sweet spot range anywyay. So a good suggestion would be to get a good few long rides in first, before you even start to think about perhaps nudging your saddle up or down by small increments of
say two to three mils. And finally, it has to be remembered that bike fitting is as much
of an art as it is a science, and doesn’t really need
to be rigidly stuck to. More guidelines to work from. So, what are the benefits to be had from having a shorter crank? Well, our pedal stroke
is going to be smoother, and therefore hopefully more efficient. They’ll also help us to
maintain a higher cadence, too. Plus, they’re going to help
us avoid that dead spot, which can be found at the
top of our pedal stroke between 11 o’clock and two o’clock. Plus, if you’re suffering any
knee, hip, or lower back pain, this could be an indicator
that your cranks are too long. So that could be a quick
fix to that problem as well. Plus, there’s little if not any evidence that taller riders are suffering injuries due to switching down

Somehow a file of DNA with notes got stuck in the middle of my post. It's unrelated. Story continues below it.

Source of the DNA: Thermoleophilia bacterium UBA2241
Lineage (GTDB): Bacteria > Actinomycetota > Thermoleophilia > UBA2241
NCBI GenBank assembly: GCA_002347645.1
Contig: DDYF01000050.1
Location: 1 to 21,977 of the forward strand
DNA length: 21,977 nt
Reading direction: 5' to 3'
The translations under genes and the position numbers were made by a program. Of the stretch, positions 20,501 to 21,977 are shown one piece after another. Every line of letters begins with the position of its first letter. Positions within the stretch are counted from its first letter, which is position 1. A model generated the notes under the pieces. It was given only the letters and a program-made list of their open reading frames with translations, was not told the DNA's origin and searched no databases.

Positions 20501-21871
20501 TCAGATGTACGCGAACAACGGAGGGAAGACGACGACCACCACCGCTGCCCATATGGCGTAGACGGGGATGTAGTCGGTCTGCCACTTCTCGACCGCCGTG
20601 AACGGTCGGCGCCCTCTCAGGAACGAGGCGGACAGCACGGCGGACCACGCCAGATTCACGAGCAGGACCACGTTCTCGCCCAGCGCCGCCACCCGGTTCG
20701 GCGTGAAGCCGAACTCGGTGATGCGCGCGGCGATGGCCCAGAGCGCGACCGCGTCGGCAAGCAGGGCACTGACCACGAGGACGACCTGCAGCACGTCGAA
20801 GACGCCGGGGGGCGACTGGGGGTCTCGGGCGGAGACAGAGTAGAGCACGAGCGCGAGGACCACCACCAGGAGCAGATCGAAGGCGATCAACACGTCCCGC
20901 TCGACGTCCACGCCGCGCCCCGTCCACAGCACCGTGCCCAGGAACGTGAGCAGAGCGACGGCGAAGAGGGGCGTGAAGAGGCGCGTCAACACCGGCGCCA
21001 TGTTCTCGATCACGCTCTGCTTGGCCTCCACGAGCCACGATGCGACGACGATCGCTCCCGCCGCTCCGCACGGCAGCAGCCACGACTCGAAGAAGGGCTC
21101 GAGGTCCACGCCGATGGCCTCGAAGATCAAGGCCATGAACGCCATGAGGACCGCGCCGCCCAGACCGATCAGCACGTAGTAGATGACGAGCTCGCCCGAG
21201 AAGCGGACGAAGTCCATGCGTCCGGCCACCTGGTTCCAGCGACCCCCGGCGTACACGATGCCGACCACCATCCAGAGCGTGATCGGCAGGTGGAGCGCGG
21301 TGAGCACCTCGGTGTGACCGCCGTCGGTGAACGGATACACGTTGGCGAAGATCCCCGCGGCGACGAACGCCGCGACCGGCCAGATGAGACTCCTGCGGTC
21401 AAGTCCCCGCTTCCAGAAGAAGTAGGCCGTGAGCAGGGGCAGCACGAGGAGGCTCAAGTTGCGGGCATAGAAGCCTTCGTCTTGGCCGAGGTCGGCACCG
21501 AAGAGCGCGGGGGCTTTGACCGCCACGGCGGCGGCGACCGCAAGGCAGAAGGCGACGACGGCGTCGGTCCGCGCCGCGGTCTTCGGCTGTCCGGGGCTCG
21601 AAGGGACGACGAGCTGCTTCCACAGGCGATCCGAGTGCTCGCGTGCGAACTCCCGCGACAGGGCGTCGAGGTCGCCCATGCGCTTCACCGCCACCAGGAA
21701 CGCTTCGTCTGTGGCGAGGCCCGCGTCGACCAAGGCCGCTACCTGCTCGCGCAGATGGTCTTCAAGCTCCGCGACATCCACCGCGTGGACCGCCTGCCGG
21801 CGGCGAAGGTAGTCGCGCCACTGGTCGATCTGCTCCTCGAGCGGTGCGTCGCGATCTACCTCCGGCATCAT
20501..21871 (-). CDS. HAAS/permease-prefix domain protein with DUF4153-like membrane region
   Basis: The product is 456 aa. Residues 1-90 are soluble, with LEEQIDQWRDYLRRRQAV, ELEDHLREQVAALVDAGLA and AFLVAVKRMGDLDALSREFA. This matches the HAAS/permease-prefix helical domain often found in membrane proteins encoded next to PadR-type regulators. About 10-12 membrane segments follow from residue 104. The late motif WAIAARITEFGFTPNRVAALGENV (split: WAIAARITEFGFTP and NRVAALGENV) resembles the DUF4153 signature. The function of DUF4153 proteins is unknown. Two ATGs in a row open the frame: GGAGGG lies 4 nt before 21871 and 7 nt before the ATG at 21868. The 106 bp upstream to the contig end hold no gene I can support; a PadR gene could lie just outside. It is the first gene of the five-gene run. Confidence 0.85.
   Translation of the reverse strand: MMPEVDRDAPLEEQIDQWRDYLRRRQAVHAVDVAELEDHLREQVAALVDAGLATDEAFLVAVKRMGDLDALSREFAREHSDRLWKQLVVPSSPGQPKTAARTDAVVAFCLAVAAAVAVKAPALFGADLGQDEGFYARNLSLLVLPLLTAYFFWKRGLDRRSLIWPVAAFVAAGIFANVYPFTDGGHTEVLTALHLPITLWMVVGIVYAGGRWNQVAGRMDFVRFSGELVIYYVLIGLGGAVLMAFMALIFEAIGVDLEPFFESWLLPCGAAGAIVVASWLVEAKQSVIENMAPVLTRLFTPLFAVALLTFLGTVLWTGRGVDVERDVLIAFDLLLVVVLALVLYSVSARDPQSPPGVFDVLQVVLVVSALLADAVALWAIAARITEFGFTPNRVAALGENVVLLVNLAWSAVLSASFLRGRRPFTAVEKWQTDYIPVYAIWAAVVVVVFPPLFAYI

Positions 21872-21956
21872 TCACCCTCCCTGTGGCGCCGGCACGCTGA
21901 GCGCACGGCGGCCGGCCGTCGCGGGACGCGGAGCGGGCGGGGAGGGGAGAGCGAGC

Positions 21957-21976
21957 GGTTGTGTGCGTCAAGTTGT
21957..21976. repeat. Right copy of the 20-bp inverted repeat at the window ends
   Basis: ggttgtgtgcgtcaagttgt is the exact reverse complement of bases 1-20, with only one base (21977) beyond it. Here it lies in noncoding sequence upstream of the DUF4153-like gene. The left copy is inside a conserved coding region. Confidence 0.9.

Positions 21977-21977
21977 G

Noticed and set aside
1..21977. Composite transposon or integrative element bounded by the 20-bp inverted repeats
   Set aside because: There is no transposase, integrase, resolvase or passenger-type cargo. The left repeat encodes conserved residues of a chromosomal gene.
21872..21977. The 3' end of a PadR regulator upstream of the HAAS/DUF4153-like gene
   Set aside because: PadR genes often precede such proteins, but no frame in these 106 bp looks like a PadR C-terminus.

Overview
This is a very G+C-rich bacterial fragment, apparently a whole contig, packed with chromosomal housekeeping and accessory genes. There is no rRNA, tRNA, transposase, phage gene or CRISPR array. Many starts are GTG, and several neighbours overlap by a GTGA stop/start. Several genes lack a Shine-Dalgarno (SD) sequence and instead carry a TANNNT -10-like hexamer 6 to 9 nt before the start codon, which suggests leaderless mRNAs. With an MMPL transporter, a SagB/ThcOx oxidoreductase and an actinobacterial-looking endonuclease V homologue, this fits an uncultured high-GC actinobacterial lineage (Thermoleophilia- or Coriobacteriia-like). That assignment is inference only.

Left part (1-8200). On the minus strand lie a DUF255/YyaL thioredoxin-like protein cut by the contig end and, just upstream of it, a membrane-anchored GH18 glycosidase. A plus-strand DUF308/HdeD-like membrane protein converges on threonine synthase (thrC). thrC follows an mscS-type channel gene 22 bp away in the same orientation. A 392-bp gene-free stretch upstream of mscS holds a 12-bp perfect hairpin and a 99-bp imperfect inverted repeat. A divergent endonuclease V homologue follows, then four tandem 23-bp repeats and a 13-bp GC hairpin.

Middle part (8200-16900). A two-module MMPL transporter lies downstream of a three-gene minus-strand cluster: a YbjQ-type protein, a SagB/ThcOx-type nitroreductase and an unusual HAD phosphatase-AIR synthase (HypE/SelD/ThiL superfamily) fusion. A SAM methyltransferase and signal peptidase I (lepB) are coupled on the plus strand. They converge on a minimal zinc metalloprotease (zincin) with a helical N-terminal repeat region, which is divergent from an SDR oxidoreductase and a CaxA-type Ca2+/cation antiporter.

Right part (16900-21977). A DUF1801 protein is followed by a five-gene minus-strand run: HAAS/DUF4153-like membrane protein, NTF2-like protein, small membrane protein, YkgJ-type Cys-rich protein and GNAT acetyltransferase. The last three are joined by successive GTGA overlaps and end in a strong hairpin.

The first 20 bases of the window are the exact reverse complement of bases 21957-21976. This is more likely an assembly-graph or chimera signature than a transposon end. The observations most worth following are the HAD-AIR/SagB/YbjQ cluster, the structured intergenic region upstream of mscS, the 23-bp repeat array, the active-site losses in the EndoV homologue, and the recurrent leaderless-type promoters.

to these shorter cranks. It really just comes
down to a comfort thing or that perceived notion
I talked about earlier that a taller rider necessarily needs to have a longer crank. Now, I don’t know about you, but as someone who’s always ridden a standard 172.5 mil crank just because they’ve always
been fitted to my bikes, I for one feel pretty sold on this notion that the most logical decision is always to opt for a shorter crank. Now, if any of you have
got any experiences, or have shortened your cranks, please drop them in the comments below. I’d love to hear about that. Hopefully you’ve enjoyed this video, so please hit that thumb up like button. Don’t forget, click on